Ask Esther: Intestinal Problems From Chemotherapy

Ask Registered Dietician Esther Trepal- resolutions- cook for your life- detoxifying

Question: I’ve been dealing with diarrhea after chemo treatments. Are there any foods I should eat or avoid to help with this problem?

Answer: One thing I would suggest is to discuss this potential with someone on your healthcare team before your treatment begins. Also, and this is very important, ask for some guidelines on when you need to take action — that is, when should you use an anti-diarrheal or when you need to call your doctor. Get a recommendation for medication and have it on hand just in case.

At the same time, there are some simple things you can do in terms of diet to help control or lessen diarrhea.

Foods that stimulate the digestive system should be avoided. It’s a long list, but here goes: high fiber foods, spicy foods, fried/greasy food, dairy products (except lactose-free), caffeine, alcohol, sweet drinks, products sweetened with sorbitol or xylitol, apple juice (contains natural sorbitol) and foods that are at very high or low temperatures. For recipe ideas, try searching for recipes on Cook for Your Life with the “Diarrhea” tag.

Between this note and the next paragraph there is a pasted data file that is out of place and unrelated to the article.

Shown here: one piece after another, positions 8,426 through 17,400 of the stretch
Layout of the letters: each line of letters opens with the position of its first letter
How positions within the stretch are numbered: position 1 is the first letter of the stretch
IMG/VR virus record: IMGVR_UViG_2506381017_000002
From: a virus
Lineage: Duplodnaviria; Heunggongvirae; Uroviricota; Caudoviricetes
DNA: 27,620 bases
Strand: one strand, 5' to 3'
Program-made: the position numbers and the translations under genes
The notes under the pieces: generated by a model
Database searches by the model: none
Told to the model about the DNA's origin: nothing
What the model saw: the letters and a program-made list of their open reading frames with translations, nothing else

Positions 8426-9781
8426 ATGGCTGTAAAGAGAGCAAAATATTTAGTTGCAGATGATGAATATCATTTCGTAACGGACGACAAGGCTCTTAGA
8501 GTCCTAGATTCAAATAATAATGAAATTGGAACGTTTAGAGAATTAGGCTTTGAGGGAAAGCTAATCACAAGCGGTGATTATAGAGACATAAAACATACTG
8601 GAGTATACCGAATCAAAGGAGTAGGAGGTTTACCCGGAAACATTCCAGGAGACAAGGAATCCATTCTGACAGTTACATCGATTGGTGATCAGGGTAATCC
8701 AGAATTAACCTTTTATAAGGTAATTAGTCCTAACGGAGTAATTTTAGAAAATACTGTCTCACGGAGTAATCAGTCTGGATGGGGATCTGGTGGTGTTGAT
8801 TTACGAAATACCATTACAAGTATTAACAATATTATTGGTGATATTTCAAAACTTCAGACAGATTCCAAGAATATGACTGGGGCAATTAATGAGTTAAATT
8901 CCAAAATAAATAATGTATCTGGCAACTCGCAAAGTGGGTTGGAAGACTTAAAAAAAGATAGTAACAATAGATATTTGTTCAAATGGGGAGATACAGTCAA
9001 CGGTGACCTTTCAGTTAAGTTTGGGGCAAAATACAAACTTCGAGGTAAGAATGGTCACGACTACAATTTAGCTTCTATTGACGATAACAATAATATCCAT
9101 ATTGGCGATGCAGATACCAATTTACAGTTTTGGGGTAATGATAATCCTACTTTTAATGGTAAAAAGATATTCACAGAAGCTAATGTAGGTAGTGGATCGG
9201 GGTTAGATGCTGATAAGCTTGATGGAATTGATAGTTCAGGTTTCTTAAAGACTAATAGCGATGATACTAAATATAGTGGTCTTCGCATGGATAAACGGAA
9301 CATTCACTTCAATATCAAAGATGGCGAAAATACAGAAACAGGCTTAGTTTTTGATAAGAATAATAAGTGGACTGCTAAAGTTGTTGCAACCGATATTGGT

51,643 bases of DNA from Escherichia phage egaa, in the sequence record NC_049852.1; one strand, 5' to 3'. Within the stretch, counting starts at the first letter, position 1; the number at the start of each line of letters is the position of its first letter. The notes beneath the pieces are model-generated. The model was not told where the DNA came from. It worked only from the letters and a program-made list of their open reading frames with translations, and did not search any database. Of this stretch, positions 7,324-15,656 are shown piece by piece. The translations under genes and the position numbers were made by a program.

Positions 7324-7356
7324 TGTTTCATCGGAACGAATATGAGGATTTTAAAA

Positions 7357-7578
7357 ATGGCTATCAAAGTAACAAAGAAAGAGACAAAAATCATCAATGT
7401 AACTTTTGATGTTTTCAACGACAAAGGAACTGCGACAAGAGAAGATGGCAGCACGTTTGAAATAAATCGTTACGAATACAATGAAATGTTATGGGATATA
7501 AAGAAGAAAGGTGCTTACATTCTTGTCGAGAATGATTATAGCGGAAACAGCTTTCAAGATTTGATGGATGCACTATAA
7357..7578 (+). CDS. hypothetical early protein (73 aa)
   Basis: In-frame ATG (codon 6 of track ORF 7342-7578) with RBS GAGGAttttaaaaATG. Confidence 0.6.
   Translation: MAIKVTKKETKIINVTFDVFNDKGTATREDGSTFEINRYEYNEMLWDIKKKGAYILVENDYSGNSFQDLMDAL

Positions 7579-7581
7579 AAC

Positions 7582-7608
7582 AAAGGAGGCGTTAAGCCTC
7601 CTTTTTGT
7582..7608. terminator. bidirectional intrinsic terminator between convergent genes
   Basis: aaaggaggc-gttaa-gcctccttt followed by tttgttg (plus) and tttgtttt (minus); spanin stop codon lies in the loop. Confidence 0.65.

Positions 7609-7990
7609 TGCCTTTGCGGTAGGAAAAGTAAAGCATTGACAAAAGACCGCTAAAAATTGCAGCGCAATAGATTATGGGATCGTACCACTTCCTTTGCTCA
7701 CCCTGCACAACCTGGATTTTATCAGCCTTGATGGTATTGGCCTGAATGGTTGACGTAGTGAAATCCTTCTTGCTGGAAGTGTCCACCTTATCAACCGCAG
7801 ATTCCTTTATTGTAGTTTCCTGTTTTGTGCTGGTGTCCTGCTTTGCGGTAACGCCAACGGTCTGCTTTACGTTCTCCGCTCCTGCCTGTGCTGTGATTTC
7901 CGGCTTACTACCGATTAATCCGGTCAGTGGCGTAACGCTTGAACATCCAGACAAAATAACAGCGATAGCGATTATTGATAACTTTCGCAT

On the other hand, some foods help to form stools and settle the digestive tract. There’s a common acronym used: B-R-A-T. B is for bananas, R is rice, A is applesauce and T is toast. I suggest incorporating these foods into a simply prepared, bland diet. Cooked or processed fruits and vegetables will likely be better tolerated. It may also be helpful to eat small, frequent meals, rather than eating a lot at any one time.

Replacing fluids, potassium and sodium deserve a special mention. These are lost in our stools. Some good beverages are water, ginger ale, sports drinks, and unsweetened coconut water. Clear juices may be tolerated, including diluted cranberry or grape juice. Broth is a good source of both sodium and fluids. For potassium, eat bananas, canned apricots, or potatoes.

Registered Dietitian Approved

Our recipes, articles, and videos are reviewed by our oncology-trained dietitians to ensure that each is backed with scientific evidence and follows the guidelines set by the Oncology Nutrition for Clinical Practice, 2nd Ed., published by the Oncology Nutrition Dietetic Practice Group, a professional interest group of the Academy of Nutrition and Dietetics, and the American Institute for Cancer Research and the American Cancer Society

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